Educating the Namibian child
A 21-year-old bookkeeper from Swakopmund is on the fast track to educate the youth around him by providing them with various opportunities.
04 August 2020 | Education
Elvino Bezuidenhoudt, owner and manager of Tutorific: “I really wanted to help the youth and donating food and making videos simply was not going to cut it.
A bookkeeper by day and a tutor by night, Elvino Bezuidenhoudt is all about educating the Namibian child. In 2018, he started a tutoring programme for high school learners specifically focusing on mathematics and accounting. He started with a group consisting of 32 learners and over the years the tutoring programme has grown from strength to strength.
“It has not been easy to get to this point. My mother was a single parent working as a hairdresser, going door to door to offer her services. We never lacked in what we needed growing up. She is the reason who I am today. After school, I got a job at Financial Consulting Services (FCS) to be able to support her financially. I started with my accounting studies at Unisa but decided to shift my focus to applied mathematics. My passion lies in numbers. My ultimate goal is to obtain my master's degree in mathematics. While working, I had my weekends all to myself, and I wasn't into the drinking and club going scene. So, I asked myself, what can I do to empower the youth?”
He explained that he feels that the youth of today are distracted and lack vision. “I asked myself how I can impact their lives. I really wanted to help them and donating food and making videos simply was not going to cut it. I then decided to use education.”
Bezuidenhoudt now has about 102 kids he tutors. “I use the tutoring as a motivation mechanism for learners. I host one-on-one sessions to get close and personal with each learner so that they can trust me, not only with their education but with their future as well. We advise them on how life is after school and how school is of utmost importance.”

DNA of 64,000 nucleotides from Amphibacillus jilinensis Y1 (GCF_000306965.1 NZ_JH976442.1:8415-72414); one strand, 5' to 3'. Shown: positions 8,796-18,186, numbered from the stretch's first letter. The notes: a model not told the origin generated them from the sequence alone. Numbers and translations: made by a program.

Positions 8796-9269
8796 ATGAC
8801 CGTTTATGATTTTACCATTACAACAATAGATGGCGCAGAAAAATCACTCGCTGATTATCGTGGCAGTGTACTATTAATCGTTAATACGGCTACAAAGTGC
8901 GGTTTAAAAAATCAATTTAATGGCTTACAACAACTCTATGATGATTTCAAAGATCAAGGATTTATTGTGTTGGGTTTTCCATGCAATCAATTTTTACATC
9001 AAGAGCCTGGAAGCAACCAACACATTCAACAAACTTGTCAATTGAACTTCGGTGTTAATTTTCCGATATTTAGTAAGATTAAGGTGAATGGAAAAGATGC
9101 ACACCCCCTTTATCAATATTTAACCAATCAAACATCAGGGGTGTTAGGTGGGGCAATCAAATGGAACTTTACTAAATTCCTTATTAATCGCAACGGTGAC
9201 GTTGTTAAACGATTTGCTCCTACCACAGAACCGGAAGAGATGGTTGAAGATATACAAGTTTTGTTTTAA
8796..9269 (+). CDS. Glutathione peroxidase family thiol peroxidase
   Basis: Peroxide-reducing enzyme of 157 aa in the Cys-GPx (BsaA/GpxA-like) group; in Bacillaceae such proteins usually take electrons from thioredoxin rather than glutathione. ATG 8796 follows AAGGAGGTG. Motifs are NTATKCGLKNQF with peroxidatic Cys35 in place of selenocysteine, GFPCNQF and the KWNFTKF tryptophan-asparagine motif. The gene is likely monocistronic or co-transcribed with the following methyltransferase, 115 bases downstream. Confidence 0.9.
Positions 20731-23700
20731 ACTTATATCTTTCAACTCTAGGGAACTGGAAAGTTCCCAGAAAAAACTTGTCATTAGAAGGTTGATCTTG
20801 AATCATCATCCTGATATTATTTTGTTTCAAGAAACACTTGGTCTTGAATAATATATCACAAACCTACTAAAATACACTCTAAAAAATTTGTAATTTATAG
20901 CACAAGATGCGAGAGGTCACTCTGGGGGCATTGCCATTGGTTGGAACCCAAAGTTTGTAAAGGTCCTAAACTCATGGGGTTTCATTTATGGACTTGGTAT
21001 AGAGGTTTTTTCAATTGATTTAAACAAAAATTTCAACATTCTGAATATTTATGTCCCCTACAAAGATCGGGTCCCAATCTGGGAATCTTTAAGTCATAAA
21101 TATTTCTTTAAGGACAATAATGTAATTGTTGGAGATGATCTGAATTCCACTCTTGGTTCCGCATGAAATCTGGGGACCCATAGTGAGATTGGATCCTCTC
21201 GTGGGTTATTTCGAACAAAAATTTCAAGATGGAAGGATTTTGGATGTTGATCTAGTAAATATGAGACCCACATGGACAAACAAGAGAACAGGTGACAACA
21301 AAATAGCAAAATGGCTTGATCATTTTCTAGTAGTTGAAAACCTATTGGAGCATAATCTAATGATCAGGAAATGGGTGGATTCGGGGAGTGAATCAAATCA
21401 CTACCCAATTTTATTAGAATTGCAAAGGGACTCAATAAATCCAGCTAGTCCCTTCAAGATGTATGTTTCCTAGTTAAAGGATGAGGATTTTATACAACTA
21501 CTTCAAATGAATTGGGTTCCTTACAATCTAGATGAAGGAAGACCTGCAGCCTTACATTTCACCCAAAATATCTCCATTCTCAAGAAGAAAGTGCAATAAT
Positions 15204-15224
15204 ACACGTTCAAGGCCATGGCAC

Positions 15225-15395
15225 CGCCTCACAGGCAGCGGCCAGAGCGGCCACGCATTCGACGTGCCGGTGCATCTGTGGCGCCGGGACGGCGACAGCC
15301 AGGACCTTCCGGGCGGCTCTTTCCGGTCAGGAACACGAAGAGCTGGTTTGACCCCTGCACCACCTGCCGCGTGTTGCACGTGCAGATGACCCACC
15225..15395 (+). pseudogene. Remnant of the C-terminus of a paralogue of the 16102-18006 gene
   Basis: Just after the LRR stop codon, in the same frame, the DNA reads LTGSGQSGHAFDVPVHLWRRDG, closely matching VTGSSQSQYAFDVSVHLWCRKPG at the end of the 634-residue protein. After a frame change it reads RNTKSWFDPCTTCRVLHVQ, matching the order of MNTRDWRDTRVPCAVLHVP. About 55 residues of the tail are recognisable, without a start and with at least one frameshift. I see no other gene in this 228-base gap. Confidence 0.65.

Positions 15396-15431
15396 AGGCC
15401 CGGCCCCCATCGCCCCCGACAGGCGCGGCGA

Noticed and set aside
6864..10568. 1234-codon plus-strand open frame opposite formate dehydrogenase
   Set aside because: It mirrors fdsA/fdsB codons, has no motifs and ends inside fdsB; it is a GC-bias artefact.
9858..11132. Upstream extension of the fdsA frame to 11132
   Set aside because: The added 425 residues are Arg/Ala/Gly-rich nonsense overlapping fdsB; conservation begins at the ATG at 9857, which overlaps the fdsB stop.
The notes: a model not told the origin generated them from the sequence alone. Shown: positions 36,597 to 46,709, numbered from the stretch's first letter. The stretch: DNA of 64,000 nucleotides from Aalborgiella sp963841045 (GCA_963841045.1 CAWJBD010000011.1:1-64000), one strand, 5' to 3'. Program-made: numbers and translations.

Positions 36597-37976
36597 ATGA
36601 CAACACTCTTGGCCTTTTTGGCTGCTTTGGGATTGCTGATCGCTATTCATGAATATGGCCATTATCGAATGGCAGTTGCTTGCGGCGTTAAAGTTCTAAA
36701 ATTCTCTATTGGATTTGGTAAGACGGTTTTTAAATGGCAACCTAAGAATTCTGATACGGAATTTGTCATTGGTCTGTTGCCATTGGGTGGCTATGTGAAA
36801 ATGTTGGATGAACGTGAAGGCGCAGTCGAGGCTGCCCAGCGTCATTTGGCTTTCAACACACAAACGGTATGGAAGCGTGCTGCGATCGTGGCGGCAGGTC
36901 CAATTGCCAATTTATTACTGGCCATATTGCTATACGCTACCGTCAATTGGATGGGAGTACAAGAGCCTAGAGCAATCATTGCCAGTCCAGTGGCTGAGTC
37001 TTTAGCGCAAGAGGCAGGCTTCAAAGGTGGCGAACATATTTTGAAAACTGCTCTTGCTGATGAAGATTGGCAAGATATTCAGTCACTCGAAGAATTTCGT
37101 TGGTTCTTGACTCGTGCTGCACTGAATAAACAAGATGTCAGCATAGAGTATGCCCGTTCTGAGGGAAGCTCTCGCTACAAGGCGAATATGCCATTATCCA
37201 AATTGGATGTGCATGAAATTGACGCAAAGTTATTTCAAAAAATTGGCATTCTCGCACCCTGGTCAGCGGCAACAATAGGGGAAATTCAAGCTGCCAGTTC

In 2019, Bezuidenhoudt started the Whizz Youth Organisation in Swakopmund. He serves along with 17 other youth members with the aim to encourage the youth to live up to their true potential through recognising efforts and achievements in the form of certificates and rewards issued to remarkable youth in schools.
“Schools have strict criteria for awarding their students, which is totally correct since it needs to be fair, but there are really some kids that score 69% who miss the prize and who have worked just as hard but don't get the recognition. We award the hard-working students. We believe you don't need to be the best in order to be successful. Consistency is the key; success will eventually follow. The youth need to stay motivated, and that starts at school.
“It's quite simple, in order to empower the youth you need to add value to what they already have, be the match that light their candle because these kids don't realise that they have massive potential. It all comes down to attitude. It's all about you. We are only planting the seed, it's your responsibility to keep watering it.”
For the first time since the establishment of the tutoring programme, Bezuidenhoudt hosted a prize-giving ceremony as a means to motivate learners even more.
Dainisha Dien was awarded as the most tenacious student, Azelle van Rooi was student of the year, Caila April was the Dux student of the year and Ryan Titus received the senior tutor's award.
Caila April explained that the unique way Bezuidenhoudt teaches pushed her out of her comfort zone.
“When he first started tutoring me in mathematics, I obtained an 'F' symbol for the first trimester. By the second trimester I improved tremendously to a 'C' symbol.”
Ryan Titus also explained that he struggled tremendously with mathematics and physical science. “When I started with my classes, worrying about these subjects became a thing of the past. Just the motivation I received from Elvino, along with the other learners was a big plus, and the results thereafter were a bonus!”
Bezuidenthoudt furthermore explained that with his tutoring programme, which is now a full-fledged business, he employs three people.
“The idea is to give the youth an opportunity to work for their money. I don't look at the experience. I know a lot of underprivileged youth, parents who cannot afford to give their children pocket money. When I was at school, my mother ensured we had food on the table and that's it. I didn't have the luxury of monthly allowances; I had to find my own way. This taught me responsibility and working for your own money. The youth need money and not just opportunities to succeed.”